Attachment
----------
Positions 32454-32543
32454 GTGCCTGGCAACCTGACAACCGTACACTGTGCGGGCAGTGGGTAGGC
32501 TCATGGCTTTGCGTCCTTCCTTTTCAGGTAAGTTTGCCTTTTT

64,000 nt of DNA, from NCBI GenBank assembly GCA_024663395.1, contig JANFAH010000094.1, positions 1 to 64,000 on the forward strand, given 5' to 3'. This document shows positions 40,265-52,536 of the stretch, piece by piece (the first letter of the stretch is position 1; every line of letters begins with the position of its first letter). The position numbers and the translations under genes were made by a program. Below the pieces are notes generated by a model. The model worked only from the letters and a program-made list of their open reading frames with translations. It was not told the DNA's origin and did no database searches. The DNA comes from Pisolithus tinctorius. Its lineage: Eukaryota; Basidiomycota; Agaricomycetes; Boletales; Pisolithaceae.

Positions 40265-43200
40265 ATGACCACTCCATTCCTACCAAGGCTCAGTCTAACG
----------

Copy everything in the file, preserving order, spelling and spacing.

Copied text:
Positions 32454-32543
32454 GTGCCTGGCAACCTGACAACCGTACACTGTGCGGGCAGTGGGTAGGC
32501 TCATGGCTTTGCGTCCTTCCTTTTCAGGTAAGTTTGCCTTTTT

64,000 nt of DNA, from NCBI GenBank assembly GCA_024663395.1, contig JANFAH010000094.1, positions 1 to 64,000 on the forward strand, given 5' to 3'. This document shows positions 40,265-52,536 of the stretch, piece by piece (the first letter of the stretch is position 1; every line of letters begins with the position of its first letter). The position numbers and the translations under genes were made by a program. Below the pieces are notes generated by a model. The model worked only from the letters and a program-made list of their open reading frames with translations. It was not told the DNA's origin and did no database searches. The DNA comes from Pisolithus tinctorius. Its lineage: Eukaryota; Basidiomycota; Agaricomycetes; Boletales; Pisolithaceae.

Positions 40265-43200
40265 ATGACCACTCCATTCCTACCAAGGCTCAGTCTAACG